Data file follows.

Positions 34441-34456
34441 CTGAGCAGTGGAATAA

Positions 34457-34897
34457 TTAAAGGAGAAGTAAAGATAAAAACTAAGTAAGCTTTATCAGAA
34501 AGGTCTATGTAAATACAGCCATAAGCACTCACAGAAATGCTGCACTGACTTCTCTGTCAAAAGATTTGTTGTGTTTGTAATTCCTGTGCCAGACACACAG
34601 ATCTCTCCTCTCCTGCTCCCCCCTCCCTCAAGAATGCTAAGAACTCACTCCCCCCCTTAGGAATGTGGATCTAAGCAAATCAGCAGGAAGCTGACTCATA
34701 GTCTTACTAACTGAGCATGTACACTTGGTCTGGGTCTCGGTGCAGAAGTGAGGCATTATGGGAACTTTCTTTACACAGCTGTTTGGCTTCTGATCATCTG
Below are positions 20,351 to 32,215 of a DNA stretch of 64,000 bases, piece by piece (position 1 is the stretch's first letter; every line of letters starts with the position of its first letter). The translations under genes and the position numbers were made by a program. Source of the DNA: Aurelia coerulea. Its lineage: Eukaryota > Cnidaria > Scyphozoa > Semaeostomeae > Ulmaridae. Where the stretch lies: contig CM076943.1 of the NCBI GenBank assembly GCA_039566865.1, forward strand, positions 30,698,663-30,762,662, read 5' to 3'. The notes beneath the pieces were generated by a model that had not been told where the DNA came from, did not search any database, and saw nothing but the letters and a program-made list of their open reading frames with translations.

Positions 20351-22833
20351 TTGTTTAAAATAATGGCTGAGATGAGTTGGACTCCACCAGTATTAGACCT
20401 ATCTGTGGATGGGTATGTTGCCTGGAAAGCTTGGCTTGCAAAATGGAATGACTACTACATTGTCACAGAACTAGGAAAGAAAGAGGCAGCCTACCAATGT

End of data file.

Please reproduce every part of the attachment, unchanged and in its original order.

Positions 34441-34456
34441 CTGAGCAGTGGAATAA

Positions 34457-34897
34457 TTAAAGGAGAAGTAAAGATAAAAACTAAGTAAGCTTTATCAGAA
34501 AGGTCTATGTAAATACAGCCATAAGCACTCACAGAAATGCTGCACTGACTTCTCTGTCAAAAGATTTGTTGTGTTTGTAATTCCTGTGCCAGACACACAG
34601 ATCTCTCCTCTCCTGCTCCCCCCTCCCTCAAGAATGCTAAGAACTCACTCCCCCCCTTAGGAATGTGGATCTAAGCAAATCAGCAGGAAGCTGACTCATA
34701 GTCTTACTAACTGAGCATGTACACTTGGTCTGGGTCTCGGTGCAGAAGTGAGGCATTATGGGAACTTTCTTTACACAGCTGTTTGGCTTCTGATCATCTG
Below are positions 20,351 to 32,215 of a DNA stretch of 64,000 bases, piece by piece (position 1 is the stretch's first letter; every line of letters starts with the position of its first letter). The translations under genes and the position numbers were made by a program. Source of the DNA: Aurelia coerulea. Its lineage: Eukaryota > Cnidaria > Scyphozoa > Semaeostomeae > Ulmaridae. Where the stretch lies: contig CM076943.1 of the NCBI GenBank assembly GCA_039566865.1, forward strand, positions 30,698,663-30,762,662, read 5' to 3'. The notes beneath the pieces were generated by a model that had not been told where the DNA came from, did not search any database, and saw nothing but the letters and a program-made list of their open reading frames with translations.

Positions 20351-22833
20351 TTGTTTAAAATAATGGCTGAGATGAGTTGGACTCCACCAGTATTAGACCT
20401 ATCTGTGGATGGGTATGTTGCCTGGAAAGCTTGGCTTGCAAAATGGAATGACTACTACATTGTCACAGAACTAGGAAAGAAAGAGGCAGCCTACCAATGT